In the previous part, we implemented a factorial program using pure tail recursion and accumulators. This was the code
def factorial(n): return factorial_acc(1, n) def factorial_acc(acc, n): if (n == 0): return acc return factorial_acc(n * acc, n - 1)
When we run this code to calculate
factorial(4), the stack trace looks like this
factorial(4) factorial_acc(1, 4) factorial_acc(4, 3) factorial_acc(12, 2) factorial_acc(24, 1) factorial_acc(24, 0) return 24
The main difference in pure tail optimisation is that there is no deferred operation, when the inner function returns a value, the outer function directly returns that same value without any further computation. Therefore once we go into the inner function, we no longer require the stack frame for the outer function as it will never to used again in the computation.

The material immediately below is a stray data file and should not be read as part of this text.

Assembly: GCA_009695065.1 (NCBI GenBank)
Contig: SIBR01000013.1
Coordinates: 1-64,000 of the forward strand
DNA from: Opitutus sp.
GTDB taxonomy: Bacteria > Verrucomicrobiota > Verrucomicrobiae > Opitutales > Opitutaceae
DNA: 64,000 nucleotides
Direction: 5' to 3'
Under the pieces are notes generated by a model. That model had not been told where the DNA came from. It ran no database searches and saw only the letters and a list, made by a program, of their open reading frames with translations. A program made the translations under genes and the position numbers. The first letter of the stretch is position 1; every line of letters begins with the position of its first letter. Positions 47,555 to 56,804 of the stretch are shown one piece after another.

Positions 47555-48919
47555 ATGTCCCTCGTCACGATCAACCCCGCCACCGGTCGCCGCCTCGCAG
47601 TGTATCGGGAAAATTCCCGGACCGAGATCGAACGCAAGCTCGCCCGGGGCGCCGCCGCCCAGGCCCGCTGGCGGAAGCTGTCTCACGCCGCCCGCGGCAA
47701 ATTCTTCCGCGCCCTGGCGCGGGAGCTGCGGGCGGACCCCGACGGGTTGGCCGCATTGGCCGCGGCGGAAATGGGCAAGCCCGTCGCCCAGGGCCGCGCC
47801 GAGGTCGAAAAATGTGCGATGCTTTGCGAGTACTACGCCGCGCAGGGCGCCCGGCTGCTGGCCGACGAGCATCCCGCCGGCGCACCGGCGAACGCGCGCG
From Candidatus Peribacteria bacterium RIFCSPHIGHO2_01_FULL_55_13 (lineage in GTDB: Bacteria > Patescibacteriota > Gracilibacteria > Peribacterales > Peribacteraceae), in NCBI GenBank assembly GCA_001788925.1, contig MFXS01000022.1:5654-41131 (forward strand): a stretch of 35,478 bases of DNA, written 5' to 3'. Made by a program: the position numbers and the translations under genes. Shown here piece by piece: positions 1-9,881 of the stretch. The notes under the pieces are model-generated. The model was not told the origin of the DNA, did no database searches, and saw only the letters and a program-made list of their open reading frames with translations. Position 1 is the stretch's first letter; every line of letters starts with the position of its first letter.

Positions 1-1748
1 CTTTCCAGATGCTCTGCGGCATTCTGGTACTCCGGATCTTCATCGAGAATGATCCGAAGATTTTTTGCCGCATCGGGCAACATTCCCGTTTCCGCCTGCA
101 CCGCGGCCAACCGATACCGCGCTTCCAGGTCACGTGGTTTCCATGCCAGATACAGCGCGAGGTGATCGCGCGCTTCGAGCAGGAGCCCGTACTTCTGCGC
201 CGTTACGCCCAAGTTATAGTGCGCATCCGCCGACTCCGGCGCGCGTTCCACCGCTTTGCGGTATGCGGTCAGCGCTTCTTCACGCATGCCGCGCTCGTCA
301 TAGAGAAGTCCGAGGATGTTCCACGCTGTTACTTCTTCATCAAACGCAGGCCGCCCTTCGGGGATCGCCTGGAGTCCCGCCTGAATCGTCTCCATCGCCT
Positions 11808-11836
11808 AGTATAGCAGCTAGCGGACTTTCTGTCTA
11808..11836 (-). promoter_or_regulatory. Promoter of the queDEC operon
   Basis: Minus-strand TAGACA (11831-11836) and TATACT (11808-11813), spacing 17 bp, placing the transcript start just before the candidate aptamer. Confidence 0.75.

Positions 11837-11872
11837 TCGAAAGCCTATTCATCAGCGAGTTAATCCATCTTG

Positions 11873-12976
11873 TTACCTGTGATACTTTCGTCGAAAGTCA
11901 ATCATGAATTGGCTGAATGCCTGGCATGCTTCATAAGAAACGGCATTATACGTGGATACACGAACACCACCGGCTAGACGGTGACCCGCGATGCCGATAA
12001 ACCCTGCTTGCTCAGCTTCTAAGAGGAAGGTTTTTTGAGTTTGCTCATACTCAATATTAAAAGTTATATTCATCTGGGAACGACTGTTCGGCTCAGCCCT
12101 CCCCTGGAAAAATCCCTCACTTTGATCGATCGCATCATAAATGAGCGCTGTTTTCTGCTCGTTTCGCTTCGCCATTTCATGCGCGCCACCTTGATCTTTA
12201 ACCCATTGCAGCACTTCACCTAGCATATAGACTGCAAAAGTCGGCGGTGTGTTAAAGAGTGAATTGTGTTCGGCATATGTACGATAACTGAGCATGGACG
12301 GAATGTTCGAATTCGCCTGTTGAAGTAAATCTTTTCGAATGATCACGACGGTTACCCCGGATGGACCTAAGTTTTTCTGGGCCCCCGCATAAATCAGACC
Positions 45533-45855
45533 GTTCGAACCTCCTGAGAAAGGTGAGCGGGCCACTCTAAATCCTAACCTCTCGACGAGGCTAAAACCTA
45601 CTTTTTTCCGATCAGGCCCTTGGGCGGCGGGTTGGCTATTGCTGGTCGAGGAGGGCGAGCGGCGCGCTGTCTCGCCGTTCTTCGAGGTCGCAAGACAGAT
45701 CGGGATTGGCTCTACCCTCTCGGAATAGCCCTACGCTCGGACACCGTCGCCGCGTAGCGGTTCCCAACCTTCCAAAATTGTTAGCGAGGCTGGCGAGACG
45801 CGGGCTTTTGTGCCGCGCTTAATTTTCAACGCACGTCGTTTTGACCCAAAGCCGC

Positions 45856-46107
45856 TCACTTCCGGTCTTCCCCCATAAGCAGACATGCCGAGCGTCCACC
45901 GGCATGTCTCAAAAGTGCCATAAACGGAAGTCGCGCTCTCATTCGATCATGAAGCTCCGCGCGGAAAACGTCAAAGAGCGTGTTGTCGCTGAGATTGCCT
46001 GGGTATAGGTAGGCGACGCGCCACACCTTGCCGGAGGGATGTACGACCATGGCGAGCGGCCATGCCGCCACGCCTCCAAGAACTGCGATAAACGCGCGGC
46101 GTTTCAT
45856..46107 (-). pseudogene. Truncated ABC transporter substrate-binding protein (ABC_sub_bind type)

If we were to run the above code in Python with a large value of 'n' after some time we will get a stack overflow error. This is because as we go deeper and deeper into the recursion, the language runtime keeps all the stack frames alive until finally it hits the limit.
However, in many functional programming languages this does not happen. The runtime detects when a pure tail call recursion happens. Then when they go into the inner function, they remove the stack of the outer function. So at any point of time during the recursion, only the current call stack is maintained, all the previous ones are gone. In these languages you can do pure tail call recursion forever without hitting any stack overflow.
This technique is called tail call optimisation. If the language you are working with supports tail call optimisation, you can happily use these recursive versions. What if the language you are using does not support it? Well, we shall see in the next article of this series that should be out in a couple of days.